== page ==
by Julie HaleSeptember, 2002
Franzen's modern masterpiece
This National Book Award winner is an insightful examination of the politics of family life. With humor and precision, The Corrections chronicles the domestic intranquility of Enid and Alfred Lambert. After 50 years of marriage, the two are ready to enjoy their sunset years, but Alfred, stricken with Parkinson's disease, is declining fast. Meanwhile, the Lambert's oldest son, Gary, is suffering from clinical depression, and Chip, the middle child, has lost his teaching post at a university for romancing a student. Could things be any worse? Of course! Daughter Denise is having an affair with a married man, which could mean the end of her promising culinary career. From the bohemian outposts of New York to the sleepy suburbs of the Midwest, Franzen's smart, funny satire follows a cast of wonderfully human characters as they fumble their way through relationships and life.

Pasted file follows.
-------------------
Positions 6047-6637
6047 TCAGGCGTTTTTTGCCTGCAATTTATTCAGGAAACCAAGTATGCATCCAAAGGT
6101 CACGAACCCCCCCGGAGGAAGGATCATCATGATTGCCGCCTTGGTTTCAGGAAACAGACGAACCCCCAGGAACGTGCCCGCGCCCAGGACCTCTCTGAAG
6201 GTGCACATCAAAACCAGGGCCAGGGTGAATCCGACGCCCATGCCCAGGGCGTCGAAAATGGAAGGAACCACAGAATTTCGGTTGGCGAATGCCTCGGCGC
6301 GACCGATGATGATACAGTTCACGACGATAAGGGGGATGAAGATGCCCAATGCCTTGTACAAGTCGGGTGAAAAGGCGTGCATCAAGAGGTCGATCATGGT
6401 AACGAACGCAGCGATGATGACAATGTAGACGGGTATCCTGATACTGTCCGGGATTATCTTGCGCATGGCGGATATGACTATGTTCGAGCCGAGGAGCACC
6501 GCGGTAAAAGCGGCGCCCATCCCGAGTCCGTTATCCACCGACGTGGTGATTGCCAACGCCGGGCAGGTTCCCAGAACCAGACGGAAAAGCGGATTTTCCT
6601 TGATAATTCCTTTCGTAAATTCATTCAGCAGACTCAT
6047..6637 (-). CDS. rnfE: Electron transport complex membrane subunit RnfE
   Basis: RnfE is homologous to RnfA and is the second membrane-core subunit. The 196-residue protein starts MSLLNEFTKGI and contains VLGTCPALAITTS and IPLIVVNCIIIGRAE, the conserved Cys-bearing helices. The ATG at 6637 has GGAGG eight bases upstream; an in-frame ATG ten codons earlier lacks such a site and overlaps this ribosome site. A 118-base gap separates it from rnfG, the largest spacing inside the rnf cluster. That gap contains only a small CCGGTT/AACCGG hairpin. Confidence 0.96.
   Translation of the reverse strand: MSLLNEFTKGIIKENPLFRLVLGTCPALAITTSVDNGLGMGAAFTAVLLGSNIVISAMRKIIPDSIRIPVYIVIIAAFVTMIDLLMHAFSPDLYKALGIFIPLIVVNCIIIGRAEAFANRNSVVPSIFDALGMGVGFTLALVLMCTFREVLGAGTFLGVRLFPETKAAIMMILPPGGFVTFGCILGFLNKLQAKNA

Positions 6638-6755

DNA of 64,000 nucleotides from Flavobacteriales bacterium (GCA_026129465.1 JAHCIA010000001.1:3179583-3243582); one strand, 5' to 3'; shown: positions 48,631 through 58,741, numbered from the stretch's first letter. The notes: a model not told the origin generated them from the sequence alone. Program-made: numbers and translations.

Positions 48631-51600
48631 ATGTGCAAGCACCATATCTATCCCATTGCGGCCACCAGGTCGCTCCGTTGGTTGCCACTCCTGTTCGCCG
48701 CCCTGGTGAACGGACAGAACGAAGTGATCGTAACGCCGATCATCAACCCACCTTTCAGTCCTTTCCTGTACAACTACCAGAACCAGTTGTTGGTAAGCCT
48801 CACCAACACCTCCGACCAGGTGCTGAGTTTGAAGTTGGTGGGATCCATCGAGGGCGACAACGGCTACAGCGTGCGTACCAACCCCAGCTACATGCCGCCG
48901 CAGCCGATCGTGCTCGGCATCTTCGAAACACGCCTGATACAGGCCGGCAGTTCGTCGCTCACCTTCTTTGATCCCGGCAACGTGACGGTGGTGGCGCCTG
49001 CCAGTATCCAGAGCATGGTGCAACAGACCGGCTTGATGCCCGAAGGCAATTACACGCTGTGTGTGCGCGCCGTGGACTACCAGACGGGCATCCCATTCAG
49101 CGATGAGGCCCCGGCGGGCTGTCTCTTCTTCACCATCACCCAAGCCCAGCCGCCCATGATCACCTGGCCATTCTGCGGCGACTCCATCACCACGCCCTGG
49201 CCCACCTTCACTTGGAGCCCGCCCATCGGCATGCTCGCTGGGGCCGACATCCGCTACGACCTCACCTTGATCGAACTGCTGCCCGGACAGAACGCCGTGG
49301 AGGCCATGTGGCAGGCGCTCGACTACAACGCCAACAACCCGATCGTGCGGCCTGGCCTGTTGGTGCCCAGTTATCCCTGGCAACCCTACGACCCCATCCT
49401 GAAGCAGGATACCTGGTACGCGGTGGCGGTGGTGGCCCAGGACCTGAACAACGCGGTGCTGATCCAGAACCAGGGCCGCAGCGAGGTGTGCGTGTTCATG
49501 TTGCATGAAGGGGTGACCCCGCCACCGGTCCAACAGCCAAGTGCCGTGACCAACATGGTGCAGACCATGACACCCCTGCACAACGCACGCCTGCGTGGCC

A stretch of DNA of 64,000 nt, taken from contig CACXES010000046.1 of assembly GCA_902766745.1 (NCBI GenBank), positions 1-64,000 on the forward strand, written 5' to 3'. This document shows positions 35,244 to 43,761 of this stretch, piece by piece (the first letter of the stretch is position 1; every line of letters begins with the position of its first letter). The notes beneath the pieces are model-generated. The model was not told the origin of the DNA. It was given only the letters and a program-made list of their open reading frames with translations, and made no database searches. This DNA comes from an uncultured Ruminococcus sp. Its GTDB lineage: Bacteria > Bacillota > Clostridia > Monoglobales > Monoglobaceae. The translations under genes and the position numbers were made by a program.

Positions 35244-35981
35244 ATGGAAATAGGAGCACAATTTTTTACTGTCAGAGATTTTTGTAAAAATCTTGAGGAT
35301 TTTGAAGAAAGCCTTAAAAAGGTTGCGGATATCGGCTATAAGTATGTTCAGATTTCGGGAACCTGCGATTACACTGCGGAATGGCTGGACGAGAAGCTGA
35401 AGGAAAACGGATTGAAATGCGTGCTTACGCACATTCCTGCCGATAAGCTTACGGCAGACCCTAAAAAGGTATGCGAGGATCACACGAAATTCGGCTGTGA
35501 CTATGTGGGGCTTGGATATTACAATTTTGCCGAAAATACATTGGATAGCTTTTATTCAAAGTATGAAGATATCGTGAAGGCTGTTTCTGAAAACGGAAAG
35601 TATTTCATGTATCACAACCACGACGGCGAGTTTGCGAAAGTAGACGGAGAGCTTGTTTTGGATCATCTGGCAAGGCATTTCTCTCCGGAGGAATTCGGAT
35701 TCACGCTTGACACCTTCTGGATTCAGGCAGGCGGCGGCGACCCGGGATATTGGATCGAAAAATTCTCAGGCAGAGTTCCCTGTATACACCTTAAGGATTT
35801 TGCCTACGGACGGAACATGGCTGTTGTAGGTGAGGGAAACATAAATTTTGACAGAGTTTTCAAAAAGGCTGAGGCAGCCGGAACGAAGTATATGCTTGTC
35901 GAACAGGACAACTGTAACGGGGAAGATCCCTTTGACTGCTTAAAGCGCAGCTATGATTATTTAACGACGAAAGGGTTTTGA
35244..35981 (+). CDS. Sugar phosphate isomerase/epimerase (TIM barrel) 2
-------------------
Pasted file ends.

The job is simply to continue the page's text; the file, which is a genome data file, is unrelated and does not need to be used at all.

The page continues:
A reading group guide is available in print and online at www.picadorusa.com.